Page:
The closure of college campuses amid the COVID-19 outbreak has left many lower-income students straining to manage last-minute moving and travel expenses. While some have been able to access emergency aid through their universities, others have taken to social media and crowdfunding sites in hopes of getting help.
The COVID-19 disruption poses an especially large risk to students at public and community colleges with scant financial resources, institutions that not only have less to give but also serve larger shares of low-income students, writes Saahil Desai in The Atlantic.
Emergency aid limited at some community, public colleges
Elite schools like Davidson College and Princeton University have been able to help financially strapped students with the cost of plane tickets home and loaner laptops. In contrast, many public colleges with smaller endowments were struggling financially well before the coronavirus pandemic began and may not have emergency funding. To drive the disparity home, Desai points out that Harvard University’s $41 billion endowment alone exceeds the combined total of all American community college endowments.
The imbalance has significant implications for low-income college students’ risk of dropping out following COVID-19 disruptions, says Sara Goldrick-Rab, founder of The Hope Center for College, Community, and Justice. “There’s a very real chance that students facing financial crises—which are about to get worse—will not be coming back to school,” she told The Atlantic. “This is a disaster. You’re putting the most disadvantaged students at a bigger educational disadvantage.”
Students crowdfunding displacement aid
Even at schools like Harvard, which is “offering students on financial aid a $200 credit toward shipping or storing their items,” low-income students are turning to crowdfunding and “Venmo boosting” to finance their campus evacuations and compensate for lost income, writes Refinery29.
“Because of the crowdfunding… I’ve been able to make my bill payments, cover flight costs and storage costs,” a Harvard student named Tania told Refinery29. “But looking toward the future and not knowing whether I will have a job, or be able to complete assignments because of lack of resources, is what’s weighing most heavily on my mind. I just hope we can all continue to help each other as a community.”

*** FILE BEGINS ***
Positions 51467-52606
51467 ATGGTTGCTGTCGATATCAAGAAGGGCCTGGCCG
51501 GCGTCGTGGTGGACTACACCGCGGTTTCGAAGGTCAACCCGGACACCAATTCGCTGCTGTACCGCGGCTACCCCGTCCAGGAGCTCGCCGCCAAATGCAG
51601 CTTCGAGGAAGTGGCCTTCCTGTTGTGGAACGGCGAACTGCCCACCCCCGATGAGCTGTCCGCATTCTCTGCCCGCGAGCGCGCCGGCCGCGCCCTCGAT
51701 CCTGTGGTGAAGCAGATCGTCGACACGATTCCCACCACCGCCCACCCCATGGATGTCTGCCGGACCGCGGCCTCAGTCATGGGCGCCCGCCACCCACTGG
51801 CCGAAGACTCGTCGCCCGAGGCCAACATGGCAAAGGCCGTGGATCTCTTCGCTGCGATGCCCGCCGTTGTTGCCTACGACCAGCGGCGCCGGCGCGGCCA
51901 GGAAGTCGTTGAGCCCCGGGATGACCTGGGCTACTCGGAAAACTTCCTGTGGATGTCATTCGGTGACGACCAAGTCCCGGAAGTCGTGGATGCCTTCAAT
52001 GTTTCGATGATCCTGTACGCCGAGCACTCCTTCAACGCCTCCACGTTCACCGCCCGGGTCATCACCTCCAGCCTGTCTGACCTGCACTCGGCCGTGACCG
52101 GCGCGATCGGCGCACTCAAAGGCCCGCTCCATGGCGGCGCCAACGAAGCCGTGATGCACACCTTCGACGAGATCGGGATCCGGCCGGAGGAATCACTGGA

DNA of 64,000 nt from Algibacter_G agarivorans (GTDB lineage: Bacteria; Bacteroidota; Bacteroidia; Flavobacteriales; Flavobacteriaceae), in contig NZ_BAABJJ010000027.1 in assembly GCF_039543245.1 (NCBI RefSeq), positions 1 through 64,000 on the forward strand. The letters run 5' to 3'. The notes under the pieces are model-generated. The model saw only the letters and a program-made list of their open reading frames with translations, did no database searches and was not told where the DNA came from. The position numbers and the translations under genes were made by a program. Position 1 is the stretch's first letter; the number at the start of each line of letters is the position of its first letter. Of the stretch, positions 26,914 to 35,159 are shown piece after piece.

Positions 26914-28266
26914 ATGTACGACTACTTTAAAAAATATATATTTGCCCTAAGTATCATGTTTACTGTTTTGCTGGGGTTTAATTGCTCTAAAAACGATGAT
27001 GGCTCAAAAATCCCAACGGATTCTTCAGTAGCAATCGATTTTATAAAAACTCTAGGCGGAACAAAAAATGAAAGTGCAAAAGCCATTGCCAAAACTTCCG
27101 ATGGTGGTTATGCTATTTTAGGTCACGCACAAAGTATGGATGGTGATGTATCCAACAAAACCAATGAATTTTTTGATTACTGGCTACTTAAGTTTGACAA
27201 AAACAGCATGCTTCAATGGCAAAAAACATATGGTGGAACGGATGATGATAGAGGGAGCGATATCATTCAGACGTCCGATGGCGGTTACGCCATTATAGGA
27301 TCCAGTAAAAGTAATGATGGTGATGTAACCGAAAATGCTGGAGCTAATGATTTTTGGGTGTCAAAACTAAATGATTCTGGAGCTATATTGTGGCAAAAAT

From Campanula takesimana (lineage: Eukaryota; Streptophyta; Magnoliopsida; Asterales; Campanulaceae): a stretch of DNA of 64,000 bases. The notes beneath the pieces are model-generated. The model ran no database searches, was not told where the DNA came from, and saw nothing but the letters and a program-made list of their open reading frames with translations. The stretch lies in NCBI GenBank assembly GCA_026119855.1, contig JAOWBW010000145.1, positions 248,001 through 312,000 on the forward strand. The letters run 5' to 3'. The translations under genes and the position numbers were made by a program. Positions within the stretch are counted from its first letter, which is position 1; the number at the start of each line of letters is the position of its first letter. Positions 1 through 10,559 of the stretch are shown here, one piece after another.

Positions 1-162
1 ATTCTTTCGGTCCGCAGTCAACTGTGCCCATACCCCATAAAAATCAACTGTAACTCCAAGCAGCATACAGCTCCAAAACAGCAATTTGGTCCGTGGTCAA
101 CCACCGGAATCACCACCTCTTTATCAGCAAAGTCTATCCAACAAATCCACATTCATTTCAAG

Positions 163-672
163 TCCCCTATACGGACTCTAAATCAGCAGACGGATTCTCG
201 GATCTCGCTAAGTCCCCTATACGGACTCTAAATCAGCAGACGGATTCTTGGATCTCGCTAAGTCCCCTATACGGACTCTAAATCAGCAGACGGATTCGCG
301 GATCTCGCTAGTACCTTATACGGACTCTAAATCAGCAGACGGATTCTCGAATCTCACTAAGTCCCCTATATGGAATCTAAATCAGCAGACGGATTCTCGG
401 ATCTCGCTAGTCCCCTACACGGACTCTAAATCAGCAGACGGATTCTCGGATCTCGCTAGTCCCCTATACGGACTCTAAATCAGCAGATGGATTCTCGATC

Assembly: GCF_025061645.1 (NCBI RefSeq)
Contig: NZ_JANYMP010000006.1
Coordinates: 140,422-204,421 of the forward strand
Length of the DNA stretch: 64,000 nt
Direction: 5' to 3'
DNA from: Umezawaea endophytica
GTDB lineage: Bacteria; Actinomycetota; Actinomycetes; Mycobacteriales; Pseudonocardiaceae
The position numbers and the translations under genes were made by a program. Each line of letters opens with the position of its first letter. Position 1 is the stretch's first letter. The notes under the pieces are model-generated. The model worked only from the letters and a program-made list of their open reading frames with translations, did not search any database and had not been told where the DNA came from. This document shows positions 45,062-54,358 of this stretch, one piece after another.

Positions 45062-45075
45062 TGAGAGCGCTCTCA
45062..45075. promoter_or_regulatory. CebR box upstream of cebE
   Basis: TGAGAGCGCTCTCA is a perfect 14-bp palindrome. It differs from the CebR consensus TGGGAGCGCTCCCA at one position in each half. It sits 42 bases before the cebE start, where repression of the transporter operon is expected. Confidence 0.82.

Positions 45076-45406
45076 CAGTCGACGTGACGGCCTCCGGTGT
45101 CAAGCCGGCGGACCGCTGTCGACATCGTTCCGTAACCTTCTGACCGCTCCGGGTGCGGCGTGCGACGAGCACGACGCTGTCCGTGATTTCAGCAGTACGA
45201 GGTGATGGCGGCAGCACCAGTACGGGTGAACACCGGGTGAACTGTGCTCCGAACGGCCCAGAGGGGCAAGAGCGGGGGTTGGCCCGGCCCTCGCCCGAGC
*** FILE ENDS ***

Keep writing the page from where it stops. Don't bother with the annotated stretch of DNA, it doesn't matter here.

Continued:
Student organizers at several colleges have created community resources for peers in need, spreading the word through social media. Students at Middlebury College published a “mutual aid” spreadsheet online, where community members could communicate a need and others could offer available resources, such as funding, storage space, and housing, reports Inside Higher Ed. The student council at the University of Virginia has raised more than $10,000 for student aid and matched donors to students in need.
Spreading the word about available aid
Schools are taking varying approaches to ensuring privacy and prioritizing need. At the University of Pittsburgh, students can submit their transportation, housing, or storage needs via a private Google form, then organizers match those students with people volunteering to help.
At Wesleyan University, where organizers raised more than $45,000 on a GoFundMe account in one day, students seeking assistance must be first-generation or low-income. They are asked to rank their level of need on a scale of one to five but are not required to provide evidence.
Noah French, a student who organized a mutual aid spreadsheet at University of Texas at Austin, said getting students to publicly post about the resource has been an obstacle due to perceived social norms around poverty. “There’s a lot of shame and guilt harbored in those people who know that they need something but have been told their whole life not to ask for it,” French told Inside Higher Ed. “As long as it was able to help one person, it was worth it.”
Interested in helping students facing unanticipated expenses?
A gift to Georgetown University’s COVID-19 Crisis Response Fund for Students will support the university’s commitment to providing assistance to any student who requires it.Learn more